Crusade Propaganda in Word and Image in Early Modern Italy: Niccolò Guidalottos' Panorama of Constantinople (1662)

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Abstract

The focus of this article is a vast seventeenth-century panorama of Constantinople, which is an exceptional drawing of the city, currently displayed at the Tel Aviv Museum of Art. The panorama is an elaborate piece of anti-Ottoman propaganda designed by the Franciscan friar Niccoló Guidalotto da Mondavio. Guidalotto also prepared a large manuscript, held in the Vatican Library, which details the panorama's meaning and the motivation behind its creation. It depicts the city as seen from across the Golden Horn in Galata, throwing new light on both the city and the relationships between the rival Venetian Republic and the Ottoman Empire. It also trumpets the unalloyed Christian zeal of Niccoló Guidalotto and serves as a fascinating example of visual Crusade propaganda against the Ottomans in the early modern period.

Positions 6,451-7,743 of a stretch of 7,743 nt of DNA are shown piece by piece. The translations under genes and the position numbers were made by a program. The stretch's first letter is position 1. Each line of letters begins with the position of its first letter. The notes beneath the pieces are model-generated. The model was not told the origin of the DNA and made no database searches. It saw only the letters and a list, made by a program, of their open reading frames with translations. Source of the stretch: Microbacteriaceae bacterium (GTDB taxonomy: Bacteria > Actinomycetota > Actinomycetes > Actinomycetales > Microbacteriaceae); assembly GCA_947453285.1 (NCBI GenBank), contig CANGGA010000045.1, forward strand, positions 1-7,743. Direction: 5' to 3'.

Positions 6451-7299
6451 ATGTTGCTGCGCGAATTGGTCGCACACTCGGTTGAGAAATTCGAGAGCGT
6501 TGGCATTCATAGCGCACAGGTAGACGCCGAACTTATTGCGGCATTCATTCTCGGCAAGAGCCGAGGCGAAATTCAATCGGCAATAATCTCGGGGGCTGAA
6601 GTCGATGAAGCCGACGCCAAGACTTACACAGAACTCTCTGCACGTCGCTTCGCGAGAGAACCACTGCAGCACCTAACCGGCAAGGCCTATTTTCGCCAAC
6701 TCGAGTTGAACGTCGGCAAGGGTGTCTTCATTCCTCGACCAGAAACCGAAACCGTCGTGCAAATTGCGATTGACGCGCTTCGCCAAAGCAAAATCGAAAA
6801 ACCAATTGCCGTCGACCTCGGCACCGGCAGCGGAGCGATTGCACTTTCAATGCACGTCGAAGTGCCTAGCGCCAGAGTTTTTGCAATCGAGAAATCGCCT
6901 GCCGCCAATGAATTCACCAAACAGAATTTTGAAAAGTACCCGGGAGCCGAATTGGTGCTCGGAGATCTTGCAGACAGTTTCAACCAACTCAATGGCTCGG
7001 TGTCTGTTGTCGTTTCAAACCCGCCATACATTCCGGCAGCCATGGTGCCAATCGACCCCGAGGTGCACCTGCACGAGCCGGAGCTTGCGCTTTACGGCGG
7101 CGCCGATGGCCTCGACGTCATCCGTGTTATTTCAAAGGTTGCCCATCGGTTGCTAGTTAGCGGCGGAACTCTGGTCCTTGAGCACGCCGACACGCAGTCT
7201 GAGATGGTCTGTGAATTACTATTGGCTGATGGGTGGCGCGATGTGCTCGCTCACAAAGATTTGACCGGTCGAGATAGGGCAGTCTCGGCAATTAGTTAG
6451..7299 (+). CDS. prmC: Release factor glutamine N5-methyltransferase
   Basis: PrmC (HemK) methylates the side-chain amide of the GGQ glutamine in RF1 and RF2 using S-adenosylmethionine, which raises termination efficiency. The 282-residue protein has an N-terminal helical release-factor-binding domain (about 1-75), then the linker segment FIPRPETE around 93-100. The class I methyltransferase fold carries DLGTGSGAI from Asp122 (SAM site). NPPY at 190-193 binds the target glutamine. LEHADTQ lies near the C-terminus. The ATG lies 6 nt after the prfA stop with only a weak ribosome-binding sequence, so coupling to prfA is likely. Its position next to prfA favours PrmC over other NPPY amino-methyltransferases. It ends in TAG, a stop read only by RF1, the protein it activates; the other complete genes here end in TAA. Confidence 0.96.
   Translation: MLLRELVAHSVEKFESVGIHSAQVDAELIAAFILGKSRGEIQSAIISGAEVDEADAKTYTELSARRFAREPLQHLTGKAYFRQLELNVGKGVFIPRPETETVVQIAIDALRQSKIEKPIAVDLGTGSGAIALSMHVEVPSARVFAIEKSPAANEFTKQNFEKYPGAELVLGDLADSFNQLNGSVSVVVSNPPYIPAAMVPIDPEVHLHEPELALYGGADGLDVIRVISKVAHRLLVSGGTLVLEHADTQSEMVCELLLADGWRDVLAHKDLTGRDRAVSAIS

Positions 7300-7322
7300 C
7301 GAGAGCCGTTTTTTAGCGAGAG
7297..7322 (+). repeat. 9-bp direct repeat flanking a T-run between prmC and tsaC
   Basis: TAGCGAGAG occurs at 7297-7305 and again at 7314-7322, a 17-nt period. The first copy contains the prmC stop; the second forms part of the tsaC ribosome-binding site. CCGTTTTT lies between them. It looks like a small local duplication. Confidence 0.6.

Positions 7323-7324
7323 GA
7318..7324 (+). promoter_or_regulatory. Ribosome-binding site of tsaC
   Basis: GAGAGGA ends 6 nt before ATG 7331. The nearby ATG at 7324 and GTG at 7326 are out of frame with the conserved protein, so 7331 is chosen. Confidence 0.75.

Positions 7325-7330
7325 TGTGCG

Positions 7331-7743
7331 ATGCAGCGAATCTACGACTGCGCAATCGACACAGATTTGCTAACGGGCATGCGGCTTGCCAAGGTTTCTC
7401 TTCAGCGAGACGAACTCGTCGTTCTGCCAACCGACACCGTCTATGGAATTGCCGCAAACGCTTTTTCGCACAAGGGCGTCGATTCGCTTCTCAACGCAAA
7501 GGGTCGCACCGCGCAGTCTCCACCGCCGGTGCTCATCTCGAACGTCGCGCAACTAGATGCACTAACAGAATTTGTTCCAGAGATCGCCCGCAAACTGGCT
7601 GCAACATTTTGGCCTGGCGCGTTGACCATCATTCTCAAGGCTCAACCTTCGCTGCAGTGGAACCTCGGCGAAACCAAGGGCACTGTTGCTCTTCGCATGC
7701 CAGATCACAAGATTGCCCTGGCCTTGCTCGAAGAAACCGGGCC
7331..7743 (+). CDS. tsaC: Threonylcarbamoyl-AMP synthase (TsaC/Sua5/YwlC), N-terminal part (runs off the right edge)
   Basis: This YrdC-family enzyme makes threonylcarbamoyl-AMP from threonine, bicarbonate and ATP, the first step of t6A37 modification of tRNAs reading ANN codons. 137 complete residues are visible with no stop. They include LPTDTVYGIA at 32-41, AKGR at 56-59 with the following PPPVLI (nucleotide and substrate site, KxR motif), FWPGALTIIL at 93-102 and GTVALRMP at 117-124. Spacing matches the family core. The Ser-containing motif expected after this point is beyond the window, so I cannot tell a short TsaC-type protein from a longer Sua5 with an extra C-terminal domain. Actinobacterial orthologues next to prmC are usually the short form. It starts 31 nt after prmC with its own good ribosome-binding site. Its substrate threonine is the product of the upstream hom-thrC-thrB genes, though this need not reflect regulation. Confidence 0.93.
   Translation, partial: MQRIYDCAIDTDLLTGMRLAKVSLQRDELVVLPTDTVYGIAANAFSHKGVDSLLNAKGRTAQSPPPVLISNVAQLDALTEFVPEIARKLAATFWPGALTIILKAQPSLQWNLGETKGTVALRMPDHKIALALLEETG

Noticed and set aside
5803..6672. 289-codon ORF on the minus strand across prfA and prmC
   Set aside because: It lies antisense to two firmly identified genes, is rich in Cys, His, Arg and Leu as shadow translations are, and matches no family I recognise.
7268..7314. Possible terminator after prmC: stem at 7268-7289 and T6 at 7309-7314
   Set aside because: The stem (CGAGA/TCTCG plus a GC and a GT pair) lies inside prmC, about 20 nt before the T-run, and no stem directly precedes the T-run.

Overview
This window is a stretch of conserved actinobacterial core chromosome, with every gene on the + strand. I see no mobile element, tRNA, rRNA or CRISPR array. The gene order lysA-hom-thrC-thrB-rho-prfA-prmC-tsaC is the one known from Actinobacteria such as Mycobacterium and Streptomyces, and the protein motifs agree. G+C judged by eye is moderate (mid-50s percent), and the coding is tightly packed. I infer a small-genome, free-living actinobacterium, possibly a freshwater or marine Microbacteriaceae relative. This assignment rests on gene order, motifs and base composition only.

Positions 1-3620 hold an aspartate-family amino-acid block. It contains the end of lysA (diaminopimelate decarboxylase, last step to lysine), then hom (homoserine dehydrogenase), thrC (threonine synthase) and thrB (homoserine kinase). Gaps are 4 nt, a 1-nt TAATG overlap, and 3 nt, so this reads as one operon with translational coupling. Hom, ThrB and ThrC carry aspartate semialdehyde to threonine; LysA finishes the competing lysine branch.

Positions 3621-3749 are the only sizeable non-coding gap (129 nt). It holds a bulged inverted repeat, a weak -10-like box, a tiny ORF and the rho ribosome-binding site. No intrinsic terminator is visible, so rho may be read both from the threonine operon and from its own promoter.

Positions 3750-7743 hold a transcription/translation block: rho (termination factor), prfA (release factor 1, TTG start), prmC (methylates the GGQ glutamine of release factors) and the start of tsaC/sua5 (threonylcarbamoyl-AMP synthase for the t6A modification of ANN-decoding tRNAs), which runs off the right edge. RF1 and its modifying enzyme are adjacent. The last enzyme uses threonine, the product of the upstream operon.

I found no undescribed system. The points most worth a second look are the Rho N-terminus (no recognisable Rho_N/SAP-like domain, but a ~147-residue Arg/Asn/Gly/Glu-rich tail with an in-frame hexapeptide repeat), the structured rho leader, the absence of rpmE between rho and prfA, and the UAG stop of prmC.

Original languageEnglish
Pages (from-to)503-543
Number of pages41
JournalRenaissance Quarterly
Volume67
Issue number2
DOIs
StatePublished - 1 Jan 2014

ASJC Scopus subject areas

  • History
  • Visual Arts and Performing Arts
  • Literature and Literary Theory

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